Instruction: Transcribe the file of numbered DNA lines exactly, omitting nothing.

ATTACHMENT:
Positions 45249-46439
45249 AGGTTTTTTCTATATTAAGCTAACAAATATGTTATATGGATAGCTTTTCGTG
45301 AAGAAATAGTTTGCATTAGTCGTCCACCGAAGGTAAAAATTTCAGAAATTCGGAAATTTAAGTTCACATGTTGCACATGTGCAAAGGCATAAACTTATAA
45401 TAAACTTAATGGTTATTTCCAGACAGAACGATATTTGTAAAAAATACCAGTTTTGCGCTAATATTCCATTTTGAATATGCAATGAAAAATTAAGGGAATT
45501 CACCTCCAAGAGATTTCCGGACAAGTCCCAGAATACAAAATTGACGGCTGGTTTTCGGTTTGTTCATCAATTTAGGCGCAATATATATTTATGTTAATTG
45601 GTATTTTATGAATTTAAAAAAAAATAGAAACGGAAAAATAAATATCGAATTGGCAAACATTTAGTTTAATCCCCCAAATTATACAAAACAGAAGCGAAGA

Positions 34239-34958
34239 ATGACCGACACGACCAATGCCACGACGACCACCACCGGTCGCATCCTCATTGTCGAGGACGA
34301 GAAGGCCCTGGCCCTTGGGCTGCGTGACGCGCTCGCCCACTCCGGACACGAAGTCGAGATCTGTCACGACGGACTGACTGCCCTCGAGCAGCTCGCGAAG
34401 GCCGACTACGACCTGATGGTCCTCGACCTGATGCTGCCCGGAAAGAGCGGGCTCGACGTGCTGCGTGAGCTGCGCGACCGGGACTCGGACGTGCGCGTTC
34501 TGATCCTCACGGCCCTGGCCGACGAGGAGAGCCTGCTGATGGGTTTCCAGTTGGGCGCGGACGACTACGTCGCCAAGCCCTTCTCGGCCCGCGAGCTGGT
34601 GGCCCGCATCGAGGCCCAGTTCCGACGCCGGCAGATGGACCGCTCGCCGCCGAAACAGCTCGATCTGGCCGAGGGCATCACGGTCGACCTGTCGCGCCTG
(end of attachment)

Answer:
Positions 45249-46439
45249 AGGTTTTTTCTATATTAAGCTAACAAATATGTTATATGGATAGCTTTTCGTG
45301 AAGAAATAGTTTGCATTAGTCGTCCACCGAAGGTAAAAATTTCAGAAATTCGGAAATTTAAGTTCACATGTTGCACATGTGCAAAGGCATAAACTTATAA
45401 TAAACTTAATGGTTATTTCCAGACAGAACGATATTTGTAAAAAATACCAGTTTTGCGCTAATATTCCATTTTGAATATGCAATGAAAAATTAAGGGAATT
45501 CACCTCCAAGAGATTTCCGGACAAGTCCCAGAATACAAAATTGACGGCTGGTTTTCGGTTTGTTCATCAATTTAGGCGCAATATATATTTATGTTAATTG
45601 GTATTTTATGAATTTAAAAAAAAATAGAAACGGAAAAATAAATATCGAATTGGCAAACATTTAGTTTAATCCCCCAAATTATACAAAACAGAAGCGAAGA

Positions 34239-34958
34239 ATGACCGACACGACCAATGCCACGACGACCACCACCGGTCGCATCCTCATTGTCGAGGACGA
34301 GAAGGCCCTGGCCCTTGGGCTGCGTGACGCGCTCGCCCACTCCGGACACGAAGTCGAGATCTGTCACGACGGACTGACTGCCCTCGAGCAGCTCGCGAAG
34401 GCCGACTACGACCTGATGGTCCTCGACCTGATGCTGCCCGGAAAGAGCGGGCTCGACGTGCTGCGTGAGCTGCGCGACCGGGACTCGGACGTGCGCGTTC
34501 TGATCCTCACGGCCCTGGCCGACGAGGAGAGCCTGCTGATGGGTTTCCAGTTGGGCGCGGACGACTACGTCGCCAAGCCCTTCTCGGCCCGCGAGCTGGT
34601 GGCCCGCATCGAGGCCCAGTTCCGACGCCGGCAGATGGACCGCTCGCCGCCGAAACAGCTCGATCTGGCCGAGGGCATCACGGTCGACCTGTCGCGCCTG